Summer is in full swing, and those long days mean being outdoors until the wee hours…and also trying to avoid being bitten by annoying insects. Some of these biting bugs include ticks, mosquitoes, fleas, mites, fire ants, spiders, bees, wasps, and hornets. Yikes! It’s a wonder we go outside at all! But fear not, there are lots of ways to prevent yourself from being a victim of a nasty bite. In the event you do suffer a bite or sting, there are also things you can do to make it hurt less.
Sometimes it feels as though there are so many health hazards to be aware of during the hot summer months that it hardly seems worth it to step outside. Since that’s unrealistic, it’s good to be prepared when you do find yourself spending a considerable length of time outdoors. Let’s talk a bit about two similar but different afflictions caused by exposure to extreme summer heat: heat stroke and heat exhaustion.
Happy (official) first day of summer! Many of us will be seeking ways to stay cool in spite of the heat, and sometimes that can mean packing up the family, the umbrella, and some cold drinks and heading off to the beach. While spontaneous trips can be fun, planning your beach trip ahead of time can mean the difference between a successful beach day and a rough one. To help you get the most out of your beach day, try downloading a few of these apps to your mobile device.
It’s the week before Father’s Day, which means it’s also National Men’s Health Week. So today we’re bringing you some go-to resources for health information specific to men. Did you know that men are less likely than women to get regular checkups? Many diseases, like colon cancer and heart disease, can be prevented and treated with early diagnosis, so it’s important for men to see their doctor regularly. Now is the perfect time to (gently) remind that dad, spouse, brother, uncle, grandfather, partner, or friend in your life to make that appointment.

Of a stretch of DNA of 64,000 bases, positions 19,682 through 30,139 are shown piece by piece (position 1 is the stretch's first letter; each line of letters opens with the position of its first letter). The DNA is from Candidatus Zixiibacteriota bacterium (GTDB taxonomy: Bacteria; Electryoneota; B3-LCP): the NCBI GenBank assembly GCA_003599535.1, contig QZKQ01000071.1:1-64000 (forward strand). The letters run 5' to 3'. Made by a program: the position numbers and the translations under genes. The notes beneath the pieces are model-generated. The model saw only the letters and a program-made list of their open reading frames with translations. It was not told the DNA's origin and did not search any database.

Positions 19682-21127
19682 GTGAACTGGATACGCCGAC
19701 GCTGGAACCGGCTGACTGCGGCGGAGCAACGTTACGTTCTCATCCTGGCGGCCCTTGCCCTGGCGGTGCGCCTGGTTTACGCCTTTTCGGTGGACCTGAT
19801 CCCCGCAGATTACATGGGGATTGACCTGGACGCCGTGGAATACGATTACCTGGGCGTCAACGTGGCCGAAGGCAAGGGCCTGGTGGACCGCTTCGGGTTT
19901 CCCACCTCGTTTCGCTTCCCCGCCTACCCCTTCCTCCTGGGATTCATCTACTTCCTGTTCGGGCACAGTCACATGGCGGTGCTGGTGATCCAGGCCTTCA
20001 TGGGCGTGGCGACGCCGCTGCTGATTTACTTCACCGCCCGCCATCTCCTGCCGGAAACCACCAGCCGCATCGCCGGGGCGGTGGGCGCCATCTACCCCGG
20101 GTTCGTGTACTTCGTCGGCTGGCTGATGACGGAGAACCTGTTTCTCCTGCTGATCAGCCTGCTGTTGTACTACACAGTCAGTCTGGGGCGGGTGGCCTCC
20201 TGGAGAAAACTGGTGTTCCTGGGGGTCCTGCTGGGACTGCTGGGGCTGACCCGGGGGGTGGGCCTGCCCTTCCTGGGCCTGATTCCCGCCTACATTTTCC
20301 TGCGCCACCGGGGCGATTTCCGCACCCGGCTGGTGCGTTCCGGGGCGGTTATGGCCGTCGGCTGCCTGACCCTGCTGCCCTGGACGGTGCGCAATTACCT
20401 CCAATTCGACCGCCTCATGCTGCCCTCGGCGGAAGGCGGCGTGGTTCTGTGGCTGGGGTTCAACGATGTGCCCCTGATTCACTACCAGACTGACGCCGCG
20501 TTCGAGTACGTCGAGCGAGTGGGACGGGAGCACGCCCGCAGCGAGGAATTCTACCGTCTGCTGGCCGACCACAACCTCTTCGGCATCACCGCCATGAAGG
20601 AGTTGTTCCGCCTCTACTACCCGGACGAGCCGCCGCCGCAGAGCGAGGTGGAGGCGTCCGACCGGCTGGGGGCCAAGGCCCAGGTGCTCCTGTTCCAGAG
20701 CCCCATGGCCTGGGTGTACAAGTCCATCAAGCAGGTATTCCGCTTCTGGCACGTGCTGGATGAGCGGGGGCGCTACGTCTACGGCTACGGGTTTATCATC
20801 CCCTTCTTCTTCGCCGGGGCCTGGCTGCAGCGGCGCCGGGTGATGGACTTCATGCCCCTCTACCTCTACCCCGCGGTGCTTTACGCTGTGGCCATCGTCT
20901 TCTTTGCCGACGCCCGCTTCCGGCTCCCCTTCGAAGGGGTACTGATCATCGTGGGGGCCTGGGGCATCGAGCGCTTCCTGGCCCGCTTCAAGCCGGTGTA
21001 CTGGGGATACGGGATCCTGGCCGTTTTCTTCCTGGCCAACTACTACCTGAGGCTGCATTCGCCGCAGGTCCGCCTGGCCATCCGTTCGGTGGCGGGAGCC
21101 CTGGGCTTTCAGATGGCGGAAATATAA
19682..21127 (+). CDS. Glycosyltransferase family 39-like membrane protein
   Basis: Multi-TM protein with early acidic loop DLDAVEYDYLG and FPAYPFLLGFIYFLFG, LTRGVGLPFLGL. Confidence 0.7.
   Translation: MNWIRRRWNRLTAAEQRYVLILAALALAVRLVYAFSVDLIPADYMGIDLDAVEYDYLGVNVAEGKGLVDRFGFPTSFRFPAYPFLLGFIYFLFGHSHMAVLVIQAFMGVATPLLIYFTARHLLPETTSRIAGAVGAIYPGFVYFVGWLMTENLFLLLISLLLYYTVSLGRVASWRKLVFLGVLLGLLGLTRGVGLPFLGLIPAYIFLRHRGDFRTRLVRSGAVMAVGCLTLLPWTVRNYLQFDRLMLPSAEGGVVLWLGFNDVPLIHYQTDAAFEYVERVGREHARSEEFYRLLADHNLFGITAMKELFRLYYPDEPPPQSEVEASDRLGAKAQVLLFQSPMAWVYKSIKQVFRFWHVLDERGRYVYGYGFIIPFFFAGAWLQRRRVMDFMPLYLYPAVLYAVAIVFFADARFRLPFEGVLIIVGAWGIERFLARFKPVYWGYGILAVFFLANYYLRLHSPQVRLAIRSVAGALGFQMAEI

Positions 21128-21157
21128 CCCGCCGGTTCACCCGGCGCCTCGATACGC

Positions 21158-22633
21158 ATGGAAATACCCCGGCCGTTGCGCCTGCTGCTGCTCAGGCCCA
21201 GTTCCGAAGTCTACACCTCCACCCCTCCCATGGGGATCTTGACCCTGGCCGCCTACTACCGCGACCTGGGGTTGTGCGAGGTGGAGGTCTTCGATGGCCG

It is inevitable: we all get older. Aging, however, does not have to be a negative experience. We can make the most of getting older by eating right, exercising, staying positive, and taking care of our minds and bodies. Luckily, there are many excellent and free resources available online that provide sound advice to help us do all of this and more.
As we age, our health concerns change with every decade. A twenty-year-old woman is likely thinking about her health differently than her 70- or 80-year-old grandmother. There are some simple things we can do at every milestone to keep ourselves in the best health possible.
The irony of staring into a computer screen to write a blog post about healthy vision is not lost on me, but here we are. Even if you don’t spend the majority of your day stuck behind a monitor, it’s important to take good care of your peepers. Most vision problems are preventable and can be avoided by following a few healthy suggestions. Here are just a few simple tips for taking an active role in the health of your eyes.
Who remembers those commercials for Flintstones brand chewable multivitamins from back in the day? As a kid, I was happy to take one a day because, let’s face it, they tasted like candy. Now that I’m an adult, it’s definitely a little harder to feel like I should be taking a daily vitamin or other dietary supplement. There are so many bottles sitting on the shelf at the grocery store and so many labels; it can be overwhelming when you’ve just come to pick up some eggs. Understanding a bit more about these supplements and how they work can go a long way towards helping you determine whether or not they should be a part of your life. As National Nutrition Month comes to an end, we’re providing you with an overview of dietary supplements to help you decide whether you need to boost your nutrition this spring.
What exactly is a dietary supplement?